[caption id="attachment_1113" align="alignnone" width="800"] Tiger[/caption]
As a therapist, I see how people turn to substance use or behavior addictions (like gambling, or eating, or the Internet) in an attempt to manage painful feelings they can't control. You probably know what I mean. Sometimes our feelings are more intense and active than we can bear. How can we manage them in a productive way? An alternative to letting rage, hurt, and shame drive our actions is to give our feelings names to reduce their power and show how they can help.
Why Name Feelings
In the 2015 Disney Pixar movie Inside Out feelings of anger, sadness, joy, fear and disgust are put in the form of animals and played out in the mind of a young girl as she experiences daily life.
The Metaphor of Feelings As Animals Helps Tame Them
This is a good technique for anyone. Julie, a patient of mine, learned to manage her own internal demons this way. She imagined her out-of-control emotions as animals trying to help her. Anxiety was a squirrel that skittered about, collecting acorns to store up for a potentially harsh winter. Anger was a grizzly bear that felt a need to protect people in her life from verbal or physical abuse. Fear was a timid rabbit, cowering in a corner, waiting to be attacked. Once Julie could clearly see the menagerie of feelings in her head as animals with tasks to accomplish, she could appreciate them and let the overwhelming pain recede into the shadows at least temporarily.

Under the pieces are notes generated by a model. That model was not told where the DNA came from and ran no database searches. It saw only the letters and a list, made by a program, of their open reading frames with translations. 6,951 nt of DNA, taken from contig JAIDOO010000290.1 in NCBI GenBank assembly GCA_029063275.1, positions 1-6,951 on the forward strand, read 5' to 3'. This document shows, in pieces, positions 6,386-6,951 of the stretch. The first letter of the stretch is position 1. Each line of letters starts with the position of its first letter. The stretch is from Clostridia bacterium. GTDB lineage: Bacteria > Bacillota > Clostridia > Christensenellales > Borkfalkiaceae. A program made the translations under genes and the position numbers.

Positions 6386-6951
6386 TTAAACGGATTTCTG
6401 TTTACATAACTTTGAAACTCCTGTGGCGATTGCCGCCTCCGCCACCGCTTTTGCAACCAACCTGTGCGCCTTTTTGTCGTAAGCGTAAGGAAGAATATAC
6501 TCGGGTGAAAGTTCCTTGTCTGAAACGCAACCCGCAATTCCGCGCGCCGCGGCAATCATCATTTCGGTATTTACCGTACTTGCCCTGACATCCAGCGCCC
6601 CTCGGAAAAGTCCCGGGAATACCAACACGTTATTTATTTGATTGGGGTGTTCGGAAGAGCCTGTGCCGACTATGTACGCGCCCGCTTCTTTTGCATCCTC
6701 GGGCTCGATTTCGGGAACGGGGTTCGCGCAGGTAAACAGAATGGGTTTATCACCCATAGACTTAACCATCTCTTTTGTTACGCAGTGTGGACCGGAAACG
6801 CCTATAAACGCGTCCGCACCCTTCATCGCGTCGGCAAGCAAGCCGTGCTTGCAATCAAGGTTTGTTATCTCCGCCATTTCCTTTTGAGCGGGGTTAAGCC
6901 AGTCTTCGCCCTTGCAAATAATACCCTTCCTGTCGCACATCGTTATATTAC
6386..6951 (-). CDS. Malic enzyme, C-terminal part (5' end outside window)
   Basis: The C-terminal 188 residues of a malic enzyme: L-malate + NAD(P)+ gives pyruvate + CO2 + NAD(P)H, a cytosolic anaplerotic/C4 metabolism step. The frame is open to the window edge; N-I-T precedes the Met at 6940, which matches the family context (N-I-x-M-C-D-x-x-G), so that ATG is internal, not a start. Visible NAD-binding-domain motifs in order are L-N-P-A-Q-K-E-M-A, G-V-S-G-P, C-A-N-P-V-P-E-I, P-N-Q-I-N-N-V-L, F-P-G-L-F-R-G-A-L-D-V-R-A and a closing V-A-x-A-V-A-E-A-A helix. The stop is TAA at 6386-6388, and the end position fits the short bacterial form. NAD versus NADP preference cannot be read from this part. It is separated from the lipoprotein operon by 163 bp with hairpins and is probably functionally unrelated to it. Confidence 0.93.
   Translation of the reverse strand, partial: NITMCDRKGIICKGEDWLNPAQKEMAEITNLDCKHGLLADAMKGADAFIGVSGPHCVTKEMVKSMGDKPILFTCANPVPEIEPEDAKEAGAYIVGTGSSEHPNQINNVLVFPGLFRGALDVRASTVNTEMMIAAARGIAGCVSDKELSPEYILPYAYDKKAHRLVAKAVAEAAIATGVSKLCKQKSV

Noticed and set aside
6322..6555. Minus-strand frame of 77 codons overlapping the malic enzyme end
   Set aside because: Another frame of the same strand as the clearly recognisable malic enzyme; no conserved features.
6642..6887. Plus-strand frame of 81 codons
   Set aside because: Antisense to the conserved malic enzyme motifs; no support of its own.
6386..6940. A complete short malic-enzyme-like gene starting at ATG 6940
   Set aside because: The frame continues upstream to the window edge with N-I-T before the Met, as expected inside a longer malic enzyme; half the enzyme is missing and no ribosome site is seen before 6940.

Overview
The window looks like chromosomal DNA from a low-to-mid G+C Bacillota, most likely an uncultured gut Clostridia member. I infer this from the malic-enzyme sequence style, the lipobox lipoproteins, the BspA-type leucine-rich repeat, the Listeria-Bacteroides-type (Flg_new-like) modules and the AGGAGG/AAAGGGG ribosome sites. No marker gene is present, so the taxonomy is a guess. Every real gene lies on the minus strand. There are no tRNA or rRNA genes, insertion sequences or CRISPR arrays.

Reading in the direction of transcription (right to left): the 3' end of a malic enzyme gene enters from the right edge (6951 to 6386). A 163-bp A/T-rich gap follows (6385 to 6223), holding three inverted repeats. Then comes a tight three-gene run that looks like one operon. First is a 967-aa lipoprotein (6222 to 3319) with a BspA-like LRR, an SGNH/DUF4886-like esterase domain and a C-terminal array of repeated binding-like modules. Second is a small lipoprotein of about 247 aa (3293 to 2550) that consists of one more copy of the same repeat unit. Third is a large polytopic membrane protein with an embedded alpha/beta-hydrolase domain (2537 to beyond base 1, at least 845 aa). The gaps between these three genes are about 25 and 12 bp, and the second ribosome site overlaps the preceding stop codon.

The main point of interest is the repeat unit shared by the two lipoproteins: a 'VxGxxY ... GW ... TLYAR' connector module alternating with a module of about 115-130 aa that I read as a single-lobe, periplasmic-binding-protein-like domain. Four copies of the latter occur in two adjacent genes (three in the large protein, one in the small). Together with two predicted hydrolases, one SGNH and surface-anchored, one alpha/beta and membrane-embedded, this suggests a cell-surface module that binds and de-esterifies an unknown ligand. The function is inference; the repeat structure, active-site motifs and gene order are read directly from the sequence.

It's A Good Tool To Stay Cool
I also use these tools to keep my own addictions of co-dependence and workaholism at bay, I envision co0dependence as a puppy, leaping about and yipping for attention. Her loyalty and persistence is how she earns love. She can also morph into a teeth baring, snarling guard dog keeping hypervigilant watch to guard her territory. The workaholism is a beast of burden horse that longs to run free without shackles or burdens on her back. She enjoys munching on sweet green grass in unbounded fields. In this way they become my friends I can appreciate while sorting out how to handle them.
What Are Your Powerful Emotions
Consider your own emotional landscape as it applies to addictions or people who challenge you. What are the predominating feeling states you experience? Guilt and shame, sorrow and regret are common ones. Perhaps the Winne the Pooh character, Eeyore, would personify sorrow, while a slug could embody guilt and shame as it leaves a slimy trail behind it.
Have A Dialogue To Make Your Jungle Safe
You may also want to give voice to these representatives of your inner workings. Have a dialogue with them, asking them what they want you to know. You can write the answers down, or record them, using their messages as a means to maintain emotional equilibrium.
Reach Out Recovery Exclusive By Edie Weinstein